Here was Mitt Romney’s Perry-like “ooops” moment:

You can read complete coverage of Thursday’s South Carolina CNN Debate, complete with video, here.

Chicken-Mitt? Romney Considers Abandoning Debates

Tuesday, January 17th, 2012

HotAir is reporting that Mitt Romney may bow out of any further debates.  After Monday night’s performance, I can’t say I blame him, but I think this will play into Newt Gingrich’s hands if the former speaker is up to the chore, because if the front-runner won’t participate, one has to ask if he deserves to the title.  I can’t imagine that working out well, and it also means that if the debates go on without him, he’ll be giving them unchallenged air time to say anything and everything they wish to say about him, with no response.  I think that Mitt is gambling that without the front-runner, the debates will be canceled, but I think that’s a poor gamble, and one that’s apt to see him fall rapidly from front-runner status to third or worse.  What it really hints at is Mitt’s tendency to be a sore loser, and if that idea catches fire, it will end his campaign in a short order.  If he’s really the front-runner, he can’t afford for that theme to build, but he also can’t afford another sorry performance like the one he put in on Monday night.  I think it’s come down to a case of picking his poison.

The Washington Examiner makes this observation, and I think it’s something the Romney campaign shouldn’t ignore:

“The problem for Romney is that even if some in the campaign are tired of debates, the viewers — the voters — aren’t.  Television ratings for the debates have been quite high all year, and it’s likely that trend will continue for the South Carolina debates.  In addition, even at this late date, a lot of voters are just now tuning in to the Republican race.  In a casual conservation Sunday, a top South Carolina Republican recalled an extended-family dinner over Christmas in which he asked relatives whether they had watched the debates.  No one in the family — several dozen people — had watched even one.  Now, with the campaign in their state, they’re taking a look.”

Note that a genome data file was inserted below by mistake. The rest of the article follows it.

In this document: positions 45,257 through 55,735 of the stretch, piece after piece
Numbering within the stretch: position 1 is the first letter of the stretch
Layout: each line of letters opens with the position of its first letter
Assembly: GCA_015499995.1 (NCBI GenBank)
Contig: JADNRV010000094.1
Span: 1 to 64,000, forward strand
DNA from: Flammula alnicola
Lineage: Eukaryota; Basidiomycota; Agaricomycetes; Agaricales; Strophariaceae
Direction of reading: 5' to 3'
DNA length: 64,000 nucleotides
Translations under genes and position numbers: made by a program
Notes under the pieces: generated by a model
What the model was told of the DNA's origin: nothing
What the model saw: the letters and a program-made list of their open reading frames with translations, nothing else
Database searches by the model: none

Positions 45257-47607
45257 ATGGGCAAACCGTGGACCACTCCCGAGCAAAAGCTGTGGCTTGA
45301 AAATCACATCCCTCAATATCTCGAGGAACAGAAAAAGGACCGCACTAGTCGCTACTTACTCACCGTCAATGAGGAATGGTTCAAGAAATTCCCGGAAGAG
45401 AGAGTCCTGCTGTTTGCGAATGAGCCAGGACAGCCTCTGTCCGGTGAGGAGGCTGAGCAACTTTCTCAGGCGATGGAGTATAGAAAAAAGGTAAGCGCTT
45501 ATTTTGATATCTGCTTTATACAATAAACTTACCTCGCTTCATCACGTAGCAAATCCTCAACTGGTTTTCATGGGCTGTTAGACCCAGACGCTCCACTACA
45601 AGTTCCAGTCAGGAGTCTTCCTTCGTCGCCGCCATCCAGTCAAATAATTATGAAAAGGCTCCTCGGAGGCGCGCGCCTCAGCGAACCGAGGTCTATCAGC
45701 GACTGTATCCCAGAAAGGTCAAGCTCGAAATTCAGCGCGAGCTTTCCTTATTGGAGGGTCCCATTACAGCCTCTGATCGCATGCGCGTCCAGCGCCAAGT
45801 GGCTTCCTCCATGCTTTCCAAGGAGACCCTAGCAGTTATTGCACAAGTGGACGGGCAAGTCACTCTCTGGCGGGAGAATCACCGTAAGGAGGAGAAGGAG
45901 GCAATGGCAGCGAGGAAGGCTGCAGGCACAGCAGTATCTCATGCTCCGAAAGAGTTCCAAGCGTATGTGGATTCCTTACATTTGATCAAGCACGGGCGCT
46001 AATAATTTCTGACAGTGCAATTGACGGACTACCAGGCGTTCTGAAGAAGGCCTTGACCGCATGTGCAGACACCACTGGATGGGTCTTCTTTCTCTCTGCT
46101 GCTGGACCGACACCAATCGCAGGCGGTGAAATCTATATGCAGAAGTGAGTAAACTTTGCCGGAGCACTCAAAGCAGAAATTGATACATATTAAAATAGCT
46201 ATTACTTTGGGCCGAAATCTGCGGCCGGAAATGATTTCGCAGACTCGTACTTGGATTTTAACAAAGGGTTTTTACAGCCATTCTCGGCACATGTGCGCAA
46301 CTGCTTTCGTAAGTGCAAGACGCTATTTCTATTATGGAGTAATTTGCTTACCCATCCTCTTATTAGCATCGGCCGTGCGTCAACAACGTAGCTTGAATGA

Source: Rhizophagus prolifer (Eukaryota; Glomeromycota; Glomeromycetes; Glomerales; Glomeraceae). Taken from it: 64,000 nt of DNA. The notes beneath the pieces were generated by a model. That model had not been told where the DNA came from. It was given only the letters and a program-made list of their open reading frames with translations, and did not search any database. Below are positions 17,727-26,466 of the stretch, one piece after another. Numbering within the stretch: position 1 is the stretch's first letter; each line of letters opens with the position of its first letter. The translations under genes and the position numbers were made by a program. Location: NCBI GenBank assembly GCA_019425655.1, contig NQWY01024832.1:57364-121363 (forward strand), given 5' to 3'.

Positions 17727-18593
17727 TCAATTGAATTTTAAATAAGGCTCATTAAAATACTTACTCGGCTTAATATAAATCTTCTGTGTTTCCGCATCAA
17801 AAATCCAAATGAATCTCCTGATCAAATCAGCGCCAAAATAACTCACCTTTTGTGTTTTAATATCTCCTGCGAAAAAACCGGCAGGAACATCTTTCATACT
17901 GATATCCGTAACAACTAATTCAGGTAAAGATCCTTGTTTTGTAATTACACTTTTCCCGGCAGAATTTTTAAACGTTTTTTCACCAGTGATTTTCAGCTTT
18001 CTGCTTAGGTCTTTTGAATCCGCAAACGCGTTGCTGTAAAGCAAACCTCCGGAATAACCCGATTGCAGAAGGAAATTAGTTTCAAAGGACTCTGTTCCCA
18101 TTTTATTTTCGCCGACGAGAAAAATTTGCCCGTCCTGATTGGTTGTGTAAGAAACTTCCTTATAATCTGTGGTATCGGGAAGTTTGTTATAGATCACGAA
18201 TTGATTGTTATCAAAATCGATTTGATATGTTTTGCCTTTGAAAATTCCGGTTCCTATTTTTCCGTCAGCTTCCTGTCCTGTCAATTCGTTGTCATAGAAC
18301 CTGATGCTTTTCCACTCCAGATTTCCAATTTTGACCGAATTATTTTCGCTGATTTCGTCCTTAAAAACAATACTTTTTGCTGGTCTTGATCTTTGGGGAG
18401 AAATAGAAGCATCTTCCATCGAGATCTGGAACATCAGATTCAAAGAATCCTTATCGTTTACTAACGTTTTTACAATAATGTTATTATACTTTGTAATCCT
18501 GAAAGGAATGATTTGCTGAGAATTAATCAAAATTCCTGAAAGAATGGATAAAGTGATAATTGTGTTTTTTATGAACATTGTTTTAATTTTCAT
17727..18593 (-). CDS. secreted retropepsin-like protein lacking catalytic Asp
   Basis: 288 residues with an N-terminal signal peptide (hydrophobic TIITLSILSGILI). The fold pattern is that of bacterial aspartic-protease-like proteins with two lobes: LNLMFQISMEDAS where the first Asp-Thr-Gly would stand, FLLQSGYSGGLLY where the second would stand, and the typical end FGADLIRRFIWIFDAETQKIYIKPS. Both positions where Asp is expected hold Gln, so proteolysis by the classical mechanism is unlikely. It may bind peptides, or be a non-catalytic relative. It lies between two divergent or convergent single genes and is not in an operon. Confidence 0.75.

This is undeniably true.  Many people are  just beginning to tune into the debates, and the entire primary process.  This is why I have argued that much of this is foolish, and that the long campaign throughout 2011 was largely an exercise in futility.   One could make the case quite easily that it  certainly didn’t help Bachmann, Cain, Huntsman, or for that matter, Rick Perry, who would have done well to have avoided some of the earlier debates.  Part of this is driven by the early states of Iowa, New Hampshire, South Carolina, and Florida.  Candidates believe that with all the emphasis in the media on these states, they have no choice but to be in it for the long haul.  At this rate, the next presidential election cycle will start in 2014, but not end until 2016.  Much of this is driven by media, and most of these people, apart from gaining some of the much-needed name recognition really would be better off with a shorter season.

If Romney checks out on the debates, it may be his undoing, but too many performances like Monday might likewise spell doom for his campaign.  It’s “damned if you do, and damned if you don’t,” but if I were Romney, I would gamble on my ability to at least hold steady in the debates rather than hope I wouldn’t be seen as an arrogant spoil-sport who’s walking off the field before game’s end.

Newt Gingrich Rocked The Debate With This

Tuesday, January 17th, 2012

Gingrich Delivers

The absolute best moment of last Monday night’s Fox News debate in South Carolina is encapsulated in this video, when Juan Williams asked Gingrich a racially charged question, Gingrich rejected the premise, and rocked the auditorium, and was rewarded with a thunderous standing ovation from a crowd that was clearly ecstatic to hear conservatism expressed in such a clear and thorough manner.  This is the sort of thing the conservative base has been waiting for to rally around one of these candidates.   I don’t know if he can win, but this moment in the debate may have been the best single moment for any candidate in the whole campaign season.

What Gingrich said here is important in understanding why we must defeat Barack Obama.  We cannot permit the left to set the terms of the debate, and in this instance, Gingrich absolutely demonstrated why this is true.   I’ve had my issues with Gingrich, to be sure, but this was a perfect response to a question intended to trip him up.

Newt has his flaws, but this was amazing, and I was happy to see him stand for unfettered, unrestrained unapologetic conservatism. It made me think very much of Reagan’s standard for measuring success of welfare programs:

“We should measure welfare’s success by how many people leave welfare, not by how many are added.” – Ronald Reagan
That’s a message we cannot repeat often enough.

Good Night For Perry, Gingrich; Goodnight Ron Paul

Tuesday, January 17th, 2012

South Carolina